3 Easy Steps to Transition to a Virtual Workplace
As companies and employees temporarily move to remote work it’s important to keep your business running efficiently. You need secure access to documents and effective methods of communication.
If you’re a company or an employee who does not work remote on a regular basis, we want to share a few key processes (and additional resources). It’s our hope that you feel confident your business will have minimal interruption.
You can also learn more about virtual workforces from the experts at Salesforce. For managers, they are also hosting a webinar on Thursday, March 19 to talk about remote work strategies to help your employees.
Remote work can have challenges when it comes to accessing documents and files. If your business doesn’t currently operate within the cloud your IT department will need to allow remote access. One option to address this would be through a virtual private network (VPN).
There are also document management services that can provide secure access to your documents from anywhere. Software your company is currently using will likely have features that will make remote work easier on you and your staff. Look into those options before making any drastic changes.
Software such as Microsoft 365 and Microsoft Teams (which currently has a free version) are great tools to utilize for cloud storage and communication. Microsoft 365 can take care of many of your accessibility and communication needs.
If you find some of your regular business functions slow down, now might be a good time to start looking into cloud services for the future.
Now is the time to review or enact your information security policies involving remote work. If you don’t have a policy in place, take some time to establish basic guidelines for your employees. Items of concern would include:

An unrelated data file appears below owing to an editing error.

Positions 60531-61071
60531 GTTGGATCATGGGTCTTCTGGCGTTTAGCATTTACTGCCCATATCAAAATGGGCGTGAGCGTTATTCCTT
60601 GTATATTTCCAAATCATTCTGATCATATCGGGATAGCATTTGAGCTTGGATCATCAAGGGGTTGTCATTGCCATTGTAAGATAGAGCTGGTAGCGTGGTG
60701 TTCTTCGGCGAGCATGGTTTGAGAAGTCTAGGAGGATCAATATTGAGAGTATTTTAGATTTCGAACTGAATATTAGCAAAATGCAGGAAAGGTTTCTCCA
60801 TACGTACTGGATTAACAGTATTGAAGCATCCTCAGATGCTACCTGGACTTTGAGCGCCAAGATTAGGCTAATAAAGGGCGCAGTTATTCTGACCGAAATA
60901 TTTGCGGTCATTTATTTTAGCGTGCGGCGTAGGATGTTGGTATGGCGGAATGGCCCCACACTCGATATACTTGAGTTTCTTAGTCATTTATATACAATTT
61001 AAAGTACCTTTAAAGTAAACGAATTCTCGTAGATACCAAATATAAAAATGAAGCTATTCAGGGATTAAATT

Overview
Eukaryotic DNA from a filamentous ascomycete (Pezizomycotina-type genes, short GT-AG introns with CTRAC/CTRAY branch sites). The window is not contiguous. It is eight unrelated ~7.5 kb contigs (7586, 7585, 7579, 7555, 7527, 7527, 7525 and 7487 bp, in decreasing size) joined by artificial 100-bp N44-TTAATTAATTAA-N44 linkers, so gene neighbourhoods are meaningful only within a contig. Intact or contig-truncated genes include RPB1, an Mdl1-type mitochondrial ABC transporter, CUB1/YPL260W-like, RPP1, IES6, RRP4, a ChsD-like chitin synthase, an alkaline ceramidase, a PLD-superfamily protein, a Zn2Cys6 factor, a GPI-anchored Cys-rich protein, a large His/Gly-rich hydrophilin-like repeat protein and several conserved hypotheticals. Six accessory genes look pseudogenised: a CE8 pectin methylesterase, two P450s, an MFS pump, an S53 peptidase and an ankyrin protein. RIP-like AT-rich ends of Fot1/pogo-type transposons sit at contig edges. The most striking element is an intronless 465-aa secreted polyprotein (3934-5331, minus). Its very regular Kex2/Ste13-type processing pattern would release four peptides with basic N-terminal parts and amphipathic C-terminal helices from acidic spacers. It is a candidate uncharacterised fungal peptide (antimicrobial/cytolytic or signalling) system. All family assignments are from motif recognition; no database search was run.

- VPN access (if needed) rather than using home or public networks
- Refresh employees on how to handle phishing attacks
- Employees should not be using personal devices and cloud services
- Encourage two-factor authentication
- Use Mobile Device Management and Mobile Application Management
With any crisis, we see cybercriminals attempt to capitalize on the situation.
- Avoid clicking on links in unsolicited emails and be wary of email attachments.
- Pay special attention to the sender of an email, even if it looks like a trusted source. Specifically, look at the part of the email after the ‘@’ symbol in the ‘From’ line to verify their legitimacy.
- Use trusted sources—such as legitimate, government websites—for up-to-date, fact-based information about COVID-19.
- Do not reveal personal or financial information in email, and do not respond to email solicitations for this information.
- Verify a charity’s authenticity before making donations. Review the Federal Trade Commission’s page on Charity Scams for more information.
Stay connected and feel connected to your employees and coworkers via email, chat, text, and audio and FaceTime calls. You can also stay connected to your clients this way. In fact, any in-person meeting or appointment you were planning can be done via chat or video conferencing.
Additional Work from Home Tips for Employees
- Create a dedicated work space
- Hold normal office hours if possible
- Schedule breaks and lunch like you would at the office
- Talk to your coworkers
- Change out of your pajamas, you’ll probably be more productive
An article by Proofhub has a full list of useful tools, some are free to use and some are paid services. Obviously, we don’t expect you to go out and get all this setup in a few days. However, we encourage you to trial some different things and figure out what works for your company should this need arise again in the future.
If your business model is not setup to allow remote work, remember the current events are temporary and we will all get through this together. Once things begin to return to normal, it may be worth your time to talk to us and find out how to set up your IT environment to better support remote work in the future.